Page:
Tag Archives: Nathan Proudlove

Manage your inventory with this LEGO tribute to Don’t Starve

When it comes to survival in an unforgiving world, the video game Don’t Starve can teach you everything you need to know about managing a sparse inventory. Builder Nathan Proudlove has created LEGO model of the game’s main character, Wilson, as a present for his girlfriend. As an avid player of this game, I must tell you this is a spot-on representation! The figure perfectly encapsulates all of Wilson’s characteristics from his striped vest to his wild hairstyle. A lot of work went into the clever design of his face, which incorporates sideways building by way of SNOT (Studs Not On Top) pieces to create the symmetry and angled curves. If you’re going to be stuck at home with limited supplies, Wilson should definitely be on the top of your list for quarantine partners.

Wilson from Don't Starve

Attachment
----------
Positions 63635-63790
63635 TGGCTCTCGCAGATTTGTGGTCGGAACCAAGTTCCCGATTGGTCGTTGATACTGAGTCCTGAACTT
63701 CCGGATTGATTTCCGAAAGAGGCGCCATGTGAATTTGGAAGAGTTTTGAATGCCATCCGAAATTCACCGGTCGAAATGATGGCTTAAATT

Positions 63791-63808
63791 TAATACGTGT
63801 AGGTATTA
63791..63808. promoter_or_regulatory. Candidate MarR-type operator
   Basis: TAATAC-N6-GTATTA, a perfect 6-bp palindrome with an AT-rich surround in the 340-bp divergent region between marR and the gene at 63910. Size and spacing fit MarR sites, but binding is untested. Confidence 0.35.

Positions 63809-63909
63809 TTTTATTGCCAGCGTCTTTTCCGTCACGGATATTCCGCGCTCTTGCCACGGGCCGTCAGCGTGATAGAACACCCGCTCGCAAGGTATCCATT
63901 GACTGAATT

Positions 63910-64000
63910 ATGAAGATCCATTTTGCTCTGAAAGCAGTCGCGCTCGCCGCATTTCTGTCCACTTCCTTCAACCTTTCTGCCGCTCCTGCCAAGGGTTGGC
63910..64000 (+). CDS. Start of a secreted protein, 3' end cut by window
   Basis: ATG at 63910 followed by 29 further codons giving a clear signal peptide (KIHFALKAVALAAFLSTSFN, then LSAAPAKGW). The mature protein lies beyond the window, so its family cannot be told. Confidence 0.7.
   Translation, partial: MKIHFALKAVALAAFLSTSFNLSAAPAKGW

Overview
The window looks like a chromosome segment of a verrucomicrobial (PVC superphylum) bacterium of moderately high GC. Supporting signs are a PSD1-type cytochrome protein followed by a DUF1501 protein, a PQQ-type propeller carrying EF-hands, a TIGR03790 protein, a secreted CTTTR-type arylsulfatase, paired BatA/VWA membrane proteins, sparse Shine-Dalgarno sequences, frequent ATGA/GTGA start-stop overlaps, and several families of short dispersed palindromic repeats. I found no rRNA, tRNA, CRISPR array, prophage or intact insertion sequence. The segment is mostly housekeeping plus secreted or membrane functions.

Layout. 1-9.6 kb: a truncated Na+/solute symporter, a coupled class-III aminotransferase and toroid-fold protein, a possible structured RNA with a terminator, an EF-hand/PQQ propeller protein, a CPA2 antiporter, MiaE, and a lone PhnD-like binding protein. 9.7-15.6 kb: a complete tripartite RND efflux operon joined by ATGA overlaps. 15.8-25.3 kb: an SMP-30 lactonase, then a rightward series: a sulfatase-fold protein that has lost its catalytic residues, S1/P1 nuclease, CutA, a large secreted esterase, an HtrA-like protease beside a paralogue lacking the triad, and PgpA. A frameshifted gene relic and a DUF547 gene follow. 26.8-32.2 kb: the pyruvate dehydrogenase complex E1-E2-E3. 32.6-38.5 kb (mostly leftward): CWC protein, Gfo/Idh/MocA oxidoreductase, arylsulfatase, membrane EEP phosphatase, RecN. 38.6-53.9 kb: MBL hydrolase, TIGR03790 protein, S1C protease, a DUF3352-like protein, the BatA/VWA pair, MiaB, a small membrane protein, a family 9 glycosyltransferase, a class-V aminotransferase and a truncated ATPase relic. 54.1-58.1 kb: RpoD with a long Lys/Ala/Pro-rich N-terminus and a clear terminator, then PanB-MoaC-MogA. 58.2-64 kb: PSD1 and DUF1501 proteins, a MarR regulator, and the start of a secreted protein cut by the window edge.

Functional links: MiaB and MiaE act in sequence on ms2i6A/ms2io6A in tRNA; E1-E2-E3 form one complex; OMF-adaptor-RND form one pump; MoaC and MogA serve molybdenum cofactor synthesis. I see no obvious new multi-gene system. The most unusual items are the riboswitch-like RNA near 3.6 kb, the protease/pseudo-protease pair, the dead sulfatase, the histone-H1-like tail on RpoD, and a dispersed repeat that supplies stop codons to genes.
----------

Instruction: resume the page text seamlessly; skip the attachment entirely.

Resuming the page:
Ezekiel saw a wheel

A few years back I was taking measurements for a custom rug that was going to adorn my living room. It wasn’t a perfect rectangle as it needed an angled corner cut out to accommodate the fireplace. It occurred to me then, as I was trying to recall forgotten formulas, that I was using geometry and algebra outside of high school. They warned us to pay attention as we might need this someday. Unlike me, it seems Nathan Proudlove has a firm grasp on all the algebra and geometry the world has to offer as evidenced by this awe-inspiring space station. The inner rim of the hub boasts glass-enclosed habitat modules and green spaces. The spin of the wheel in space would create gravity, keeping the inhabitants within safe and comfortable.

Zooming in and taking a gander at some of the individual modules is the only way to really appreciate what a massive undertaking this must have been. Here is a particularly interesting shot that showcases the complex geometry that helped create the large round structure. Minifig legs in orange offers a clever bit of greebling.

Space Station

A shot of the central hub shows two smaller craft exiting the space station. Another wheel stacked behind this one would have made a near perfect replica of the space station from 2001: A Space Odyssey. I can just hear Hal’s pompous not-quite-human voice now; “I’m sorry, Lino. Your grasp of geometry and algebra is insufficient. You’ll never figure that rug out.” Can it, Hal!

Space Station